There are powerful opportunities for health researchers and educators to:
- engage individuals and communities online to foster community, sharing, trust and information exchange.
- provide accurate, timely advice and information to dispel myths and confusion
- support behavior change at the individual and population level (e.g. the tweet what you eat tool)
- advocate for changes in policy, infrastructure or funding (see this video by the University of Berkeley School of Public Health on the principles of using Social Media)
- develop our graduates' capabilities to do all of the above, and
- other opportunities you may think of.

Responsible and effective use of social media and online communication

Health agencies and educational institutions are beginning to develop guidelines to guide staff in the responsible and effective use of social media and online communications.


Step 1: Firstly, read the Deakin Social Media Guidelines. These were developed by Marketing.
(Interestingly, to tweet officially on behalf of the University, it appears that there is the requirement you undergo Social Media Certification training. Those of you who are in this role may wish to contact marketing to discuss this.)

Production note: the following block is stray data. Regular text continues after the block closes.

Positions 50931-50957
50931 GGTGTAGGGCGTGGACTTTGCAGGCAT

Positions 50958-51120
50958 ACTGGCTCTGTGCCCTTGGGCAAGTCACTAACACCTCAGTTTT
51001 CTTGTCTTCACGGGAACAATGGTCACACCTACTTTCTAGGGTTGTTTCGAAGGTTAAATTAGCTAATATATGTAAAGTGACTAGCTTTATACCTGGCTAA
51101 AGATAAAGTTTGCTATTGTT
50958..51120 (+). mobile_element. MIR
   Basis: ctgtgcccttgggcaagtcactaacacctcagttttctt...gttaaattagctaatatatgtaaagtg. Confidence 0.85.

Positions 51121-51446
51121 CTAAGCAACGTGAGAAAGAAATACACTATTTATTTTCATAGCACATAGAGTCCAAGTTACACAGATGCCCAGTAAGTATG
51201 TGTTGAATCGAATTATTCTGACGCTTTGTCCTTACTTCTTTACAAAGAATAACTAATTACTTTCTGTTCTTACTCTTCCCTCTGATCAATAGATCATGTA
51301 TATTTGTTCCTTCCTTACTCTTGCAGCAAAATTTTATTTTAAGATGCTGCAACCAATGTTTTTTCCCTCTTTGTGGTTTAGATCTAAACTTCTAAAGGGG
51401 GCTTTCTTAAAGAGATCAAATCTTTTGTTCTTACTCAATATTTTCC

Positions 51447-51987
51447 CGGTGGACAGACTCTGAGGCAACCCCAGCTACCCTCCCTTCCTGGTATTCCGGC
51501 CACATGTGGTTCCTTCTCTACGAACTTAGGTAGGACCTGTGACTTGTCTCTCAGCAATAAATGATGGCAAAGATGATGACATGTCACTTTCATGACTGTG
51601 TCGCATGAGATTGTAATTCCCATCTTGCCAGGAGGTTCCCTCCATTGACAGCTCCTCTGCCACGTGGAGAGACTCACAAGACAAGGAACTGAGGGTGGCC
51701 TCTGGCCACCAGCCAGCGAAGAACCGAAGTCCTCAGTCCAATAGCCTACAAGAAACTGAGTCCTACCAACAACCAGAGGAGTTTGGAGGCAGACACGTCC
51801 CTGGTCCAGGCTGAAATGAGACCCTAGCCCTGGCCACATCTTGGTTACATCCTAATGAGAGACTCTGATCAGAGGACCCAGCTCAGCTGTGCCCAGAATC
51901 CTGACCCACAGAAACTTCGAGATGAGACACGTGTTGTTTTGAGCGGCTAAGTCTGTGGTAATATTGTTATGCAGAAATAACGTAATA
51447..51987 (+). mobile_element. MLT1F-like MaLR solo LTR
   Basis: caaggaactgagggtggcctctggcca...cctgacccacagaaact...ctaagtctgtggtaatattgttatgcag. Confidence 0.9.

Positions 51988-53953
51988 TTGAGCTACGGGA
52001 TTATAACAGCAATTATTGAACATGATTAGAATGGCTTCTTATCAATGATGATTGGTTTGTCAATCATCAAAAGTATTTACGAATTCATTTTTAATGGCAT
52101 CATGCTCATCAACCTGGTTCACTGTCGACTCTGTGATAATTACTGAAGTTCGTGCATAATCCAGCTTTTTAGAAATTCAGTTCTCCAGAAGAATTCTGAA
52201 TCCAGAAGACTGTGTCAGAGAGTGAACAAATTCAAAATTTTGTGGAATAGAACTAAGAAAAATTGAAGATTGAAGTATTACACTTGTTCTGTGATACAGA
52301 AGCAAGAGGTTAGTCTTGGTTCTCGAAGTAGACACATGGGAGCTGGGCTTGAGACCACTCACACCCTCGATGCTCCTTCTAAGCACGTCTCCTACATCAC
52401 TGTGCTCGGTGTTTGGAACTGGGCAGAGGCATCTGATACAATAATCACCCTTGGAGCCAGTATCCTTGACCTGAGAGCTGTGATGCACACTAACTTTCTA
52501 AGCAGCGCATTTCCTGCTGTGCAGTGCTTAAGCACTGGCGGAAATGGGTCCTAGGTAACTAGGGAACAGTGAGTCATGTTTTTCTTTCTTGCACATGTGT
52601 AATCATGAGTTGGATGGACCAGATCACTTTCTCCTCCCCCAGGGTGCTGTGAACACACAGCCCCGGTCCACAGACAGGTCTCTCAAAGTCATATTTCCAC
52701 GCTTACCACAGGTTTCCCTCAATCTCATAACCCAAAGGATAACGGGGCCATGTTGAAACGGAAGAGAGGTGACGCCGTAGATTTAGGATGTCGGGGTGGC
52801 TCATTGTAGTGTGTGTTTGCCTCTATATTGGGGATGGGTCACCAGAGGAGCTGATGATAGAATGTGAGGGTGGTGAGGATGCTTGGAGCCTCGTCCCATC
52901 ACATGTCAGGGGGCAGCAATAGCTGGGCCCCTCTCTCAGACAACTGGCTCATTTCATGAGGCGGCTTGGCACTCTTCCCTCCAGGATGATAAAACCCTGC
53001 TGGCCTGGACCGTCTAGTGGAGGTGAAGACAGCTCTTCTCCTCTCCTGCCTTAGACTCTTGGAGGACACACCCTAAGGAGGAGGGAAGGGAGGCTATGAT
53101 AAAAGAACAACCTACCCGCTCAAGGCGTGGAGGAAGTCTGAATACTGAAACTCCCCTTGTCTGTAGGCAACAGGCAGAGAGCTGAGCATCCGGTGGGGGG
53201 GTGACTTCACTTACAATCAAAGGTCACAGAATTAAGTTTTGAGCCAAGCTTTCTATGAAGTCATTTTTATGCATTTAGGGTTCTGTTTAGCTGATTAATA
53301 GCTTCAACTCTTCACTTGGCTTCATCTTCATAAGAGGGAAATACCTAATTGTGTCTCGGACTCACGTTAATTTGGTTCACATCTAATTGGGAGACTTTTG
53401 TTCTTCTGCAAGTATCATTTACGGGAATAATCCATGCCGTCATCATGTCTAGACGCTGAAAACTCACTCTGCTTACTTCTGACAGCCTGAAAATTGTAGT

Step 2: Discuss the guidelines with one or two of your colleagues. Do they make sense? Do you agree? Is anything missing? Do we need them? (Or does "Be respectful and honest" cover it?!)

Step 3: Together post your response in the Comments field below.  

(C'mon everyone - we can ALL do it! This is the absolute minimum step to earn this week's badge!).


Step 1: Watch this video below.

This video has some useful ideas and tips for responsible and effective use of social media. While it's aimed at doctors, many of the tips are relevant for us.

Step 2: Read this article: